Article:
Individual chat messages cannot be sent to multiple participants programatically from Windows SDK

SDKERR_TOO_FREQUENT_CALL (API calls too frequent) was received while looping through the participant list to send individual chat message all participants. (2 participants in this case).

Which Windows Meeting SDK version?

  • OS: [Windows 10]

Additional context
Sample implementation

 foreach (uint userId in userIds)
                ZOOM_SDK_DOTNET_WRAP.CZoomSDKeDotNetWrap.Instance.GetMeetingServiceWrap().GetMeetingChatController().SendChatMsgTo("Sample Text", userId, ChatMessageType.SDKChatMessageType_To_Individual);

However it was noticed that it works, when a delay of 100ms is added between iterations. I am using a basic zoom developer account. And would like to know whether there is a rate limit associated in this scenario?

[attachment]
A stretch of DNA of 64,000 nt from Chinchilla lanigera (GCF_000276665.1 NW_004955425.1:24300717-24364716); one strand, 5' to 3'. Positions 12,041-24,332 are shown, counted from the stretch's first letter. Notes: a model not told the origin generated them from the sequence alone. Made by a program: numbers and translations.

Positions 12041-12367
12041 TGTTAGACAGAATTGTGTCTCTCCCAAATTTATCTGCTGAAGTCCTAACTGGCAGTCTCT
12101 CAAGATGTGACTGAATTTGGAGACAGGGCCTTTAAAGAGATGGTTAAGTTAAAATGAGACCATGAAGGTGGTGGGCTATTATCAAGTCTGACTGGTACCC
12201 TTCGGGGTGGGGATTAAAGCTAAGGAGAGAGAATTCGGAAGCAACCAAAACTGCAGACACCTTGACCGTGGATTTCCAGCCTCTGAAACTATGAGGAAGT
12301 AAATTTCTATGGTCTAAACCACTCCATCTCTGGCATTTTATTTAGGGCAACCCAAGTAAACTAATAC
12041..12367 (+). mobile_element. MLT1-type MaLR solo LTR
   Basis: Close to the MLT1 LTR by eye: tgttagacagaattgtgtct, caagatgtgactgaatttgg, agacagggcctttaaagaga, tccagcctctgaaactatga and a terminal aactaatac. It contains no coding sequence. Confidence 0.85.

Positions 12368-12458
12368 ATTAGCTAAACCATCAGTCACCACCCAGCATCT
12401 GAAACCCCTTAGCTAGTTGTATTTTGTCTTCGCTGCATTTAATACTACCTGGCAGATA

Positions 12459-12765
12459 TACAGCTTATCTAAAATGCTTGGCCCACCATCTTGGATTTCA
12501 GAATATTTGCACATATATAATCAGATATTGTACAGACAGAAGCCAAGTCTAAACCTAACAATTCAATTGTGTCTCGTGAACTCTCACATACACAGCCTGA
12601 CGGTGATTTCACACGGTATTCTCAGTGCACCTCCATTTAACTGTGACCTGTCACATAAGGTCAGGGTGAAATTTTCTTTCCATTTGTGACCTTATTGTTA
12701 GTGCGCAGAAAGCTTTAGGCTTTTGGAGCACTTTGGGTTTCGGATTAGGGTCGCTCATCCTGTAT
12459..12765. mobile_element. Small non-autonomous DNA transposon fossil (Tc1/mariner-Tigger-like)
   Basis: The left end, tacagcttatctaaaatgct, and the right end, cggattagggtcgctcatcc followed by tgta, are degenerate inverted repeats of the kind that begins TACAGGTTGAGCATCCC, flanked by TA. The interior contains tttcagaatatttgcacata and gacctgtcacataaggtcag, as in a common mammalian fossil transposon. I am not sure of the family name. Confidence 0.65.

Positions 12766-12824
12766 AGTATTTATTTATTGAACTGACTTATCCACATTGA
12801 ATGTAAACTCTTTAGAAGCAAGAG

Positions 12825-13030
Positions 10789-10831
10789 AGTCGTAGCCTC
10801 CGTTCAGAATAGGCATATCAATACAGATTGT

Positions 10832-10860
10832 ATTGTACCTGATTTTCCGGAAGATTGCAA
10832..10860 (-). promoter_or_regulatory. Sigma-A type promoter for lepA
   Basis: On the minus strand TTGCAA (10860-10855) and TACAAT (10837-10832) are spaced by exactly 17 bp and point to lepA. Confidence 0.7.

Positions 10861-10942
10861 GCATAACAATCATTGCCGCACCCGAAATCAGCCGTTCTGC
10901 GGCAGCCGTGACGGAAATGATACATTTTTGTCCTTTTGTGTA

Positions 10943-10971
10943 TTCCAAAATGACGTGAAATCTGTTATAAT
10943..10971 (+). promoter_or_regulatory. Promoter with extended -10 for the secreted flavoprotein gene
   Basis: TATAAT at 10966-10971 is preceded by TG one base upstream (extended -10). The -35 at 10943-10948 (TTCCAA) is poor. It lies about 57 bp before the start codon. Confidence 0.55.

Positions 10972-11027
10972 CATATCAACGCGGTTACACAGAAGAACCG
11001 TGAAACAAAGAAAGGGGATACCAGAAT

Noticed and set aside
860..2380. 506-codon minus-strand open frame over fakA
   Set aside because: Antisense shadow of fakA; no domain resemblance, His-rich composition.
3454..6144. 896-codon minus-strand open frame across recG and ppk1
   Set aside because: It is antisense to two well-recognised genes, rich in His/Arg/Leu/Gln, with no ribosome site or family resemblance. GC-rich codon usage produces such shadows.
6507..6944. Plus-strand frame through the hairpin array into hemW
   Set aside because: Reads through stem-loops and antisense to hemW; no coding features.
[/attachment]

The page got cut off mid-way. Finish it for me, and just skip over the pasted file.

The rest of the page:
Would also like to know if there’s a rate limit whether the rate limit change by licence level?

1 Like

Hi @randilu.soysa, thanks for using our SDK.

The SDK does impose rate limits for certain APIs, which cannot be changed. Unfortunately we do not have public documentation on these rate limits at this time. The SDK is meant to be used similarly to how the Zoom client functions, so rapidly sending messages in this manner is not an intended use case. While the solution of adding a 100ms delay may work now, we cannot guarantee that this will continue to work correctly in the future, as the back end could impose stricter rate limits around in-meeting chat messages.

I don’t think we would restrict you from publishing an SDK app with this functionality, but please keep in mind that doing so does incur the risk of breaking without warning if this rate limit changes in the future.


Thanks for the quick reply @jon.zoom!

I would also like to know whether we can expect a documentation of those limits in the future? and will this rate limits vary on the license level?


Hi @randilu.soysa,

I am not aware of any plans to document the SDK’s rate limits. I believe most, if not all, of the SDK’s limits are currently universal, but since this is not publicly documented we cannot make any guarantees that this will remain true.


Thanks for the quick reply @jon.zoom cheers!

No problem, always happy to help!